Cincinnati Bengals head coach Zac Taylor always has loved trick plays, whether he was running them as a quarterback at Nebraska, designing them as the play-caller, or watching in surprise when one shows up on television.
So what better time than in a nationally televised game against his younger brother, Jacksonville Jaguars offensive coordinator and play-caller Press Taylor, to dial one up?
Employing an “if at first you don’t succeed” mantra, Taylor watched his first trick play result in a seven-yard loss to stall a promising first-quarter drive and then went back to the bag a second time for an even bigger disaster.
Bengals Trick Plays Blow Up in Their Face
With Jake Browning setting an NFL accuracy record for a quarterback in one of the first two starts of his career, Zac Taylor had wide receiver Tyler Boyd attempt a pass from the Cincinnati 25-yard line deep in the third quarter — one play after the Jaguars had tied the game.
Boyd took a backward pass from Browning and tried to throw across the field to running back Joe Mixon, but instead threw the ball directly to Jacksonville’s Josh Allen for an interception. Allen returned it to the Cincinnati 9-yard line, and four plays later, Jaguars quarterback Trevor Lawrence scored on a one-yard dive to put the hosts up 28-21.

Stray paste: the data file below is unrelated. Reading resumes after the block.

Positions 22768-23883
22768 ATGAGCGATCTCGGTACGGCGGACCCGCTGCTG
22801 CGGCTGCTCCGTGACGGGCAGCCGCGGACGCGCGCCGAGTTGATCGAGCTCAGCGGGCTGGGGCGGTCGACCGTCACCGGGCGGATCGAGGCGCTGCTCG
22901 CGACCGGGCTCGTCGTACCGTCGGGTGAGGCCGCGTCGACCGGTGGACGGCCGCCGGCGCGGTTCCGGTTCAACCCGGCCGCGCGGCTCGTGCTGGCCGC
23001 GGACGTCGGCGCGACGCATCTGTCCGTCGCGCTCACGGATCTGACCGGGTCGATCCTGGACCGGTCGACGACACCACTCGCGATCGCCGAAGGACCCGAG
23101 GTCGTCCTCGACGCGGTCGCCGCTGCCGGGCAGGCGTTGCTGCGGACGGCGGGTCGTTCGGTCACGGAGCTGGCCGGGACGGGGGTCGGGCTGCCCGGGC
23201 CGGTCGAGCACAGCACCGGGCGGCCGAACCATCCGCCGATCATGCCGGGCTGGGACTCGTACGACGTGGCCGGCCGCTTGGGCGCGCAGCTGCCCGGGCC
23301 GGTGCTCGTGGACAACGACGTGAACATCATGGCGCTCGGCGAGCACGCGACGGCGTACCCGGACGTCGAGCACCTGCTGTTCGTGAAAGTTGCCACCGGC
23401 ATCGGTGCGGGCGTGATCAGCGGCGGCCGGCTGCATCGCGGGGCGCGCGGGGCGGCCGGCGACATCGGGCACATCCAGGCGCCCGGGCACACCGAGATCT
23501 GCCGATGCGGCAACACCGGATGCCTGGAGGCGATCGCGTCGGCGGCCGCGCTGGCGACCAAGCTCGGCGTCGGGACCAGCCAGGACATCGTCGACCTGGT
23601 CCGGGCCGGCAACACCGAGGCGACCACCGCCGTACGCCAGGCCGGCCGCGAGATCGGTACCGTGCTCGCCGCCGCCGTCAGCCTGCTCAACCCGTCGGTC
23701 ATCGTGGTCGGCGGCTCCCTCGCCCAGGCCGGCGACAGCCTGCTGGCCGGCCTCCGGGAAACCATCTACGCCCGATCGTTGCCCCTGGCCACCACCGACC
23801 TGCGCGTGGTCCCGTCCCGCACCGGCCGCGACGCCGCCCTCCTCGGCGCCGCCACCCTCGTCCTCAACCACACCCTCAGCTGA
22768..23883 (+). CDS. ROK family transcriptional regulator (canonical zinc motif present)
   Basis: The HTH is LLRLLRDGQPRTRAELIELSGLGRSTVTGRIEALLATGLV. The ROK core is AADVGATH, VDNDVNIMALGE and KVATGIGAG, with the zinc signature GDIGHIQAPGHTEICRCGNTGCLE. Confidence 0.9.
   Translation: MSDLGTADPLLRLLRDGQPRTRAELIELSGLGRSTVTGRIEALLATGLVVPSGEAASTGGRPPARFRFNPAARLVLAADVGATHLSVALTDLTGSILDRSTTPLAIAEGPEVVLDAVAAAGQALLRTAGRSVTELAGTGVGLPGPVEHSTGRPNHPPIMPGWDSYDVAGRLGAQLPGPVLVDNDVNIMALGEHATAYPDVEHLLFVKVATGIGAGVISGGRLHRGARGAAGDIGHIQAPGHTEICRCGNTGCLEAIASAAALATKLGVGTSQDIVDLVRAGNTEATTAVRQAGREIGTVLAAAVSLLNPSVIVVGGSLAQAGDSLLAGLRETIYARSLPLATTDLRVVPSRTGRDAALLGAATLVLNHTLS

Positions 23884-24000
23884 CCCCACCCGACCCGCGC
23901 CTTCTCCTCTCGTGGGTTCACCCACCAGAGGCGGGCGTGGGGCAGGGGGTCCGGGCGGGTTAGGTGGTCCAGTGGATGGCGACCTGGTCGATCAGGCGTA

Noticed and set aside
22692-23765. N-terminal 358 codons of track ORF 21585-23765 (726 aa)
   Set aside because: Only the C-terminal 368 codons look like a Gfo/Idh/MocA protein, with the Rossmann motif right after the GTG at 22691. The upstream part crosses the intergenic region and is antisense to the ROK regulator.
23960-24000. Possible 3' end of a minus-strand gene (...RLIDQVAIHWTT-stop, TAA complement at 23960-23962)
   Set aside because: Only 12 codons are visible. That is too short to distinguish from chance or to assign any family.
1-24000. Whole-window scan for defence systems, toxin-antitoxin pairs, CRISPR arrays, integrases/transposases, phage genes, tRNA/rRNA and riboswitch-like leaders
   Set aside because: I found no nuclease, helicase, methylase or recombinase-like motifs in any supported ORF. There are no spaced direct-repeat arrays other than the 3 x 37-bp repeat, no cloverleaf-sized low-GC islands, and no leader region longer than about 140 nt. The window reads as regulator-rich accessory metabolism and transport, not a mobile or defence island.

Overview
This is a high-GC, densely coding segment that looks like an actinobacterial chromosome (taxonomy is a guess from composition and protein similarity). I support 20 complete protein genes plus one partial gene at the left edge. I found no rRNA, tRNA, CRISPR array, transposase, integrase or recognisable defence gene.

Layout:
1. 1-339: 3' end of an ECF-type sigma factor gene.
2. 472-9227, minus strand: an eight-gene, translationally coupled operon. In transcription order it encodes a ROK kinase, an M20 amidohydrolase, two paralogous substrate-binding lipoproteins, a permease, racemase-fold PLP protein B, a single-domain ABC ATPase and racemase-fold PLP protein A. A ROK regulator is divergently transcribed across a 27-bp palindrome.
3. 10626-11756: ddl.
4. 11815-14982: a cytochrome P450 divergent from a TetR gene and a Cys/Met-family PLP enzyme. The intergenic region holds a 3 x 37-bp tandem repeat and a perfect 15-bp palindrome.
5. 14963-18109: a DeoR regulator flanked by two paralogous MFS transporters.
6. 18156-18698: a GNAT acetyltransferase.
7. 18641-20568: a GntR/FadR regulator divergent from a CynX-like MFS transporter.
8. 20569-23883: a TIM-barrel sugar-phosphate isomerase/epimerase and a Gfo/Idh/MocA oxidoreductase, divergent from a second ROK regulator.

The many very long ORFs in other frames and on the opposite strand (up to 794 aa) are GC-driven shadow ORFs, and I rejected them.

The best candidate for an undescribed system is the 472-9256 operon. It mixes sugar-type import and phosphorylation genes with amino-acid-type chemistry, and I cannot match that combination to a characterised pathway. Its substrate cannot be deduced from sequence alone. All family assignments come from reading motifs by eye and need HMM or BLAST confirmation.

“It’s a play we’ve had explosive plays on over the years,” Taylor said, noting a 46-yard pass from Boyd to Mixon against the Jets in 2021, and a Boyd 16-yard pass to Giovani Bernard against the Browns in 2020.
“We’ve executed the play well. We’ve practiced it all season,” Taylor added. “It’s tough when a receiver’s not used to throwing the ball. It took a little longer than we anticipate. That’s just part of making a call like that. You’ve got to live with that. Usually, when call that play in practice, we give a pretty vanilla look. It was a little tougher than anticipated.”
The first trick play was similar. It came a few plays after the Jaguars had scored the first touchdown of the game, and it involved Browning throwing a backward pass to Ja’Marr Chase. But instead of Chase looking for Mixon or another receiver, he attempted to throw it back to Browning.
Just as the second took longer to develop than anticipated, so did the first one due to Chase slipping. But by the time he regained his footing and got the ball to Browning, Jacksonville linebacker K’Lavon Chaisson was there to drop him for a seven-yard loss.
That set up 3rd-and-13, leading to a standard Browning-to-Chase connection for four yards to get on the edge of Evan McPherson’s field-goal range. But his 57-yard attempt hit off the crossbar, leaving the Bengals in a 7-0 hole.
“The trick plays didn’t work so well,” Taylor said. “Sometimes in a game like this, you’ve just got to be aggressive and can’t be afraid of what the results are gonna be. It could be negative results — and it was — but our guys were able to overcome it.
“That could’ve broken our back there,” Taylor added, referring to the second one. “And our guys really just rallied around it and kept going. We just stuck with it and kept playing ball. There was a lot of game left to be played there. Our guys just stuck together like they have all year and made a game of it and found a way to win.”
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